• Kev Quirk
      September 21, 2016 at 9:05 am

      Calligra is another good office suite for Linux. Many people do really like this over LibreOffice as it has a more up-to-date UI. Having said that, the workflow is a little different from what you might be used to. Well worth a try though - https://www.calligra.org

  12. RedJ Leroux
    September 19, 2016 at 7:39 pm

    I have switched to Ubuntu 1 year ago! One thing you forget, over those 6: the feeling of being a part of a (great) community, instead of the slave of a corp...

    • Kev Quirk
      September 19, 2016 at 7:59 pm

      Oh yes! That's a great reason for using Ubuntu/Linux!

  13. dragonbite
    September 19, 2016 at 4:03 pm

    You demonstrate the load on a 6-core system with 8 GB of RAM?

    I have 2 systems; one was running Ubuntu (currently running CentOS and Gnome) and the other running Windows 10. Their specs are very similar (core 2 duo, 4 GB RAM)

    I have found the latest Unity and Gnome feel heavy on the device (even with the SSD). Going with CentOS and Gnome 3.14 it runs a lot more reasonable than Unity or 3.20.

    Meanwhile Windows 10 runs somewhere inbetween the laggy Unity 7/Gnome 3.20 and the pretty good Gnome 3.14. And Windows 10 runs noticeably better than 7 on the same device which I think is from the improved memory handling.

    One thing about memory is how it is used. Google Chrome eats up a lot of memory but that is because it loads things so when you call it, it's ready to just pop-up and be used. If the browser does not "pre-fill" like this then when you call for a function you have to wait that little bit more for it to load from (slow) hard drive to RAM. I don't know, but could Windows be trying to do things this way?

    I definitely agree on your other parts; software updates, security, customization (especially with different desktop environments) and live image (use that so often).

    Overall, Linux is better on older hardware but Unity and Gnome really need to go on a diet. Yes, I know I can use Xfce and frequently do but I also like the full-featured desktop environment and considering the similarities of my laptop specs I have the opportunity to compare the systems and like I said... Unity and Gnome need to go on a diet.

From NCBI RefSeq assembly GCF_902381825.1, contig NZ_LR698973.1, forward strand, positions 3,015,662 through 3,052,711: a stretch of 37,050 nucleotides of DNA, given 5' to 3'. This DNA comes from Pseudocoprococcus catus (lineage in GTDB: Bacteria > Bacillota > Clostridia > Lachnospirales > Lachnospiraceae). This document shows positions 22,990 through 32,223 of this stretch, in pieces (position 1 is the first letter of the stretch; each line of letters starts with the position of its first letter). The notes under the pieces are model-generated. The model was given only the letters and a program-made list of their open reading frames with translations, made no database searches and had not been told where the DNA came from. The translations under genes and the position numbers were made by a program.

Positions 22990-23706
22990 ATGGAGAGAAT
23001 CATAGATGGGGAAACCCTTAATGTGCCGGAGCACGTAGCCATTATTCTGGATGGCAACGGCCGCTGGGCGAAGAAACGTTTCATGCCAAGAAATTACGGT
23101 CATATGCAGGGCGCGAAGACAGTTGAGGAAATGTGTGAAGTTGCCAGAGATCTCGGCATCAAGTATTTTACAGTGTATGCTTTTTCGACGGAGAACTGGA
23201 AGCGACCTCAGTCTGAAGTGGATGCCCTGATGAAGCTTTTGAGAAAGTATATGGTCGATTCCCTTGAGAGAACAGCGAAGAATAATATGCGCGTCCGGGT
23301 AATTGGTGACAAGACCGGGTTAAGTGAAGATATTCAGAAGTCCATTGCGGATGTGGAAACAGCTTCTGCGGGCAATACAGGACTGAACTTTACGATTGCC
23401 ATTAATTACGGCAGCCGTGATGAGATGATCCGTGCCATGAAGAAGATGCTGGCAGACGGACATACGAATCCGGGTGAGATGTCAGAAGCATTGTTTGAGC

• Kev Quirk
      September 19, 2016 at 8:02 pm

      I'm not sure how Windows 10 is utilizing the RAM to be honest. But I haven't found Ubuntu to be large personally.

      If you want something that's highly polished and lighter than Ubuntu, I'd try either Elementary OS or Solus OS. They're both highly polished, based on Ubuntu, but have their own desktop environments which are lighter than Unity. I'm currently testing them both.

  14. Fred Mitchell
    September 19, 2016 at 3:29 pm

    I switched to Linux from Windows back in 2000, and haven't looked back since. I won't develop for Windows anymore. I hate it with a passion.

    Started out with Fedora, back when drivers were an issue. How many times I downloaded, modified, and compiled drivers. Lost count. Even tweaked the Linux kernel.

    But at the end of the day, I need to "get real work done", so I switched to Ubuntu.

    As far as window managers, I started out with KDE, then went to Gnome, and now back with KDE. It's been quite a ride, and a fun one at that.

    But I am a developer. Linux for the "average Joe" has definitely come of age, and I am pleased.

    When I need Windows, I run it in a virtual machine under Linux. VirtualBox is perhaps the easiest VM to install and set up for this purpose. On the VM Windows, I can run pretty much everything except games. A great pity since I no longer "dual boot". But like others have mentioned, Steam and others are supporting Linux more and more.

    Apple Macs have made significant inroads into the developer environment. Most places I've seen lately will run Mac OS for development. I find that annoying, because it's not quite like Linux, and many things don't work as well as the do under the Linux environment, and also Apple loves to dictate to you how to do things. Um, NO.

    I have not ever used Windows 10, nor am I likely to do so in the near future. I really don't see the point. Windows 7 will handle much of what you want to do, and Windows 10 is not to be trusted.

    Just my 2 cents on the situation. YMMV, etc.

    • Kev Quirk
      September 19, 2016 at 8:04 pm

      There are definitely some privacy concerns around W10. But Canonical have also been guilty of this in the past (hello Amazon lens). Like you, I nearly use Windows at home anymore. I much prefer Linux.

  15. Sergei from Siberia (RU)
    September 19, 2016 at 2:21 pm

    Hi!

    At first, I would thank two men: mr. Torvalds and mr. Shuttleworth.
    First one for writing the kernel, latter one for the brilliant idea of Ship-It service, which gave me possibility to start with Linux. (well... the first attempt I made was with Sun Java Desktop, SUSE-based distro, if I'm not wrong. But it was almost useless for me)

    As to drivers. There are some h/w which was built especially to operate under the Windows: so-called winmodems, winscanners, winprinters etc. Some of these still not supported by the kernel, but most of these are obsolete.
    Most h/w is supported pretty well. Real example:

    Old BT-878 AverMedia TV Tuner. It was a pain to install and use it within WXP. OK, I could d/l the installation files, which gave me drivers and a media player. Using it with other apps was almost impossible.
    Under Ubuntu the h/w was detected, appropriate modules were loaded, and then I had to choose: which of numerous TV players to use. Not HOW to use, but WHICH one to use.